I love film, have studied screenwriting for several years, culminating in a year’s Writing for Film and Television diploma at Vancouver Film School, and the previous weekend I had been attending a Writersroom with screenwriter Barbara Machin.

I already had words to scribble in my notebook.

Each of us signed our insurance forms to take the piece home, one woman was going to be walking a Rembrandt down to Camden, although she might have considered the bus, with the sudden weight of a well-known print on her arm. Others, meanwhile, were taking taxis with Picasso, and reconsidering their home insurance policies, or dashing for trains their artist’s work in hand. After signing my life away, I tried to lift my print and stumbled at the first hurdle. Regardless of whether I ordered a taxi to the train station and then another on the otherside to the parking lot, I couldn’t see myself getting home with this heavy print. I wasn’t even sure it would fit in my car, or where it would stand in my home.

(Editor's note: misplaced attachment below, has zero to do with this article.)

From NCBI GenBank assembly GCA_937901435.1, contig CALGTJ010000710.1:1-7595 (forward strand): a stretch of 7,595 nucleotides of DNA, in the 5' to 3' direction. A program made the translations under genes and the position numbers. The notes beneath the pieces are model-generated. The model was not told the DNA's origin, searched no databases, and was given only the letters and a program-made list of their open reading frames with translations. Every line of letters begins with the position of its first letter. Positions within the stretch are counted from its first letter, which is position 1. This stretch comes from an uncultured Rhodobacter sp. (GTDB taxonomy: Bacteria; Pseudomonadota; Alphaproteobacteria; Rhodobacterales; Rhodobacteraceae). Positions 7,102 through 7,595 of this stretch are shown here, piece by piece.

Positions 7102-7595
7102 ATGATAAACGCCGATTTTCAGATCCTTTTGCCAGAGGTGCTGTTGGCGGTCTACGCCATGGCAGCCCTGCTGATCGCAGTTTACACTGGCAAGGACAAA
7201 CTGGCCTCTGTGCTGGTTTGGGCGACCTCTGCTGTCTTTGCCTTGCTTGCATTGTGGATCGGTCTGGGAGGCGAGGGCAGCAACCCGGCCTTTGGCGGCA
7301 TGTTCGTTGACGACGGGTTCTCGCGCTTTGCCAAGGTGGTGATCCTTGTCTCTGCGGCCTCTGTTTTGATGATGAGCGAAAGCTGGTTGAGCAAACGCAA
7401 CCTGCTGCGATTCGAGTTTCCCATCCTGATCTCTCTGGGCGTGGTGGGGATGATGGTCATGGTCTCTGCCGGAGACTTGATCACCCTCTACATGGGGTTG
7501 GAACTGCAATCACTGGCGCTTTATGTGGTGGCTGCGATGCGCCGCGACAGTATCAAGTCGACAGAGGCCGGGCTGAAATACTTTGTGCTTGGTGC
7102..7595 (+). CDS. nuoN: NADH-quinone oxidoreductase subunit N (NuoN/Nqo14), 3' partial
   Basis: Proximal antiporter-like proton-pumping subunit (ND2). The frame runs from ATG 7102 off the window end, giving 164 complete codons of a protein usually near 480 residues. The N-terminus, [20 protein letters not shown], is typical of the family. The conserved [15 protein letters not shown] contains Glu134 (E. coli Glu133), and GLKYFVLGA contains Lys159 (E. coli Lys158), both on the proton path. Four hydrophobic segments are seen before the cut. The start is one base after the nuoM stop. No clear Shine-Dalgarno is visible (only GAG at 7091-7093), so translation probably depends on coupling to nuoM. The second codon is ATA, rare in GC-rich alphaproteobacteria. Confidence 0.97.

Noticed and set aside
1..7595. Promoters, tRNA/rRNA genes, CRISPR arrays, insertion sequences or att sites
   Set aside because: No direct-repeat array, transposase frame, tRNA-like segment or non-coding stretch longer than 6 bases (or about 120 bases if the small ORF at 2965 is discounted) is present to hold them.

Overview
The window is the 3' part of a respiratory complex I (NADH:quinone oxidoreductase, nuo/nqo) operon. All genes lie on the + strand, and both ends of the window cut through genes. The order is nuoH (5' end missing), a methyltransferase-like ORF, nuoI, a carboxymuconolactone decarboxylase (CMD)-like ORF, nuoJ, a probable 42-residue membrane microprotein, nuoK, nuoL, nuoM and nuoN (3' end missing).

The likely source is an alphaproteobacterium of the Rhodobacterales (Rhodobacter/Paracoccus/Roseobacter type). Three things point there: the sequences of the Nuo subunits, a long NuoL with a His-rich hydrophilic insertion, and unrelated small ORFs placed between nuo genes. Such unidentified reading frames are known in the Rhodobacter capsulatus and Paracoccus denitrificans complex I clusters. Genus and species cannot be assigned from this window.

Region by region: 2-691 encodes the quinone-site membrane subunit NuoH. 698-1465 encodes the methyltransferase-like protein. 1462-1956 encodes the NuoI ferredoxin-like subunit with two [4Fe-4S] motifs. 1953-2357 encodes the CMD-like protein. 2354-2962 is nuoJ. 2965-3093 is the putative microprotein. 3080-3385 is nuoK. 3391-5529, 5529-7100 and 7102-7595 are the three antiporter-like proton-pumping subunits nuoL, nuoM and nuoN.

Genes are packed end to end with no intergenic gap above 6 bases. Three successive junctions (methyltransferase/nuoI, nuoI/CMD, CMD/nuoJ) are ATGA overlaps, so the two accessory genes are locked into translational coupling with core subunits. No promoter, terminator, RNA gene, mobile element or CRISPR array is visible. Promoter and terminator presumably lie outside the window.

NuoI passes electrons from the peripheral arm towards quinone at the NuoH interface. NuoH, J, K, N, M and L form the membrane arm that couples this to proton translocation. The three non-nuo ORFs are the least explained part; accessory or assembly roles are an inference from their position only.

I had to make my excuses and scurry home with the image captured in my mind, rather than hanging from my wall. But I found myself writing reams of images and ideas in the same notebook that I’d scribbled in about ice and blood only a few hours earlier.

Now I’m surrounded by mess trying to streamline my thoughts into a willing first set of 62 words for the first draft deadline.